‘Aamir’ not copy of Hollywood film: Rajiv Khandelwal

June 6th, 2008 - 9:00 am ICT by IANS  

By Subhash K. Jha
Mumbai, June 6 (IANS) TV star Rajiv Khandelwal has rubbished rumours that his debut movie “Aamir”, released Friday, is a copy of the Hollywood film “Cellular”. In “Aamir”, Rajiv is often seen talking on the phone.

“The minute I heard the script I loved the sound of it. The idea of my character roaming anxiously in the crowded areas of Mumbai, taking instructions on the phone from mysterious people, really caught my attention,” Rajiv told IANS.

“But it’s not a copy of the Hollywood film ‘Cellular’. People jumped to the conclusion when they saw me running helter-skelter with a cell phone,” added the actor.

In real life Rajiv loses his phone more frequently than his temper.

“I lost my phone last month. Then again last week I dropped it on the beach and lost the phone and all my numbers at a time when I needed to invite all my friends and associates for my premiere.”

While shooting the film the actor had an interesting encounter with a woman fan. It happened in the crowded Dongri area where Rajiv was shooting “Aamir” with hidden cameras, hoping he wouldn’t be recognised.

Unfortunately, a woman fan jumped out of the crowd and accosted Rajiv, recognising him as Sujal, the character from Ekta Kapoor’s soap “Kahiin To Hoga” that brought him fame.

“We were shooting on the road in Dongri where I had to run across the street. And there couldn’t be a re-take for obvious reasons. Suddenly this woman spotted me from a taxi. She stopped her vehicle mid-street, got out and started screaming my name.”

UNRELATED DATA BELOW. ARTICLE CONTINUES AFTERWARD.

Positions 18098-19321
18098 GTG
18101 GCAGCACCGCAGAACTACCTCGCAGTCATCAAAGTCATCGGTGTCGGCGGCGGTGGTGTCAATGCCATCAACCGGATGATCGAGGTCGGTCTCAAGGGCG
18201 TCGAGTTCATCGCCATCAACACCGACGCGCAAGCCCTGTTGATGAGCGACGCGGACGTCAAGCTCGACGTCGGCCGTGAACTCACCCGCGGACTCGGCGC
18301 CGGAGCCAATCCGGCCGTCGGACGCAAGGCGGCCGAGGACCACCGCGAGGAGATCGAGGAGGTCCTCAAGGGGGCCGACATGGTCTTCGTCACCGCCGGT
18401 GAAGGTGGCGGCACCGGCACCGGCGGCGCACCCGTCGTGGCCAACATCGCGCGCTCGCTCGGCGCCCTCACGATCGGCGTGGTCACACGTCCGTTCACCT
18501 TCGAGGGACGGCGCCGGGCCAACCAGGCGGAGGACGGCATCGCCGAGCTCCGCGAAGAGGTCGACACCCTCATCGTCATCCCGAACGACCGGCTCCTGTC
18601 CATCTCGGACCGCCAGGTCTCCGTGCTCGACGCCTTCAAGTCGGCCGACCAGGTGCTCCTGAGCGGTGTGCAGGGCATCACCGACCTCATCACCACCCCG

“The camera was rolling. I told her I needed to cross the street before the lights changed from red to green. She wouldn’t listen. So I gently pushed her hands away and crossed as per the script. That shot of the woman stopping me is in the film.”

Shooting “Aamir” was a great challenge, says the actor.

“We shot for 28 days on the streets of Mumbai. Except a shot in an airport washroom, everything has been shot outdoors in some of the most congested areas of Mumbai.

“We first tried shooting with normal cameras. But that didn’t work. Coming from television when people in Dharavi and Dongri saw cameras pointing at me, they immediately recognised me.”

So far his movie debut has been smooth.

“My most cherished moment was when Hema Maliniji after seeing ‘Aamir’ said, ‘Welcome to the film fraternity.’

“I don’t think of the hurdles. Yes, ‘Sarkar Raj’ also came out with my film. So what? The minute you stop focusing on the finishing line and start looking around, you are finished.”

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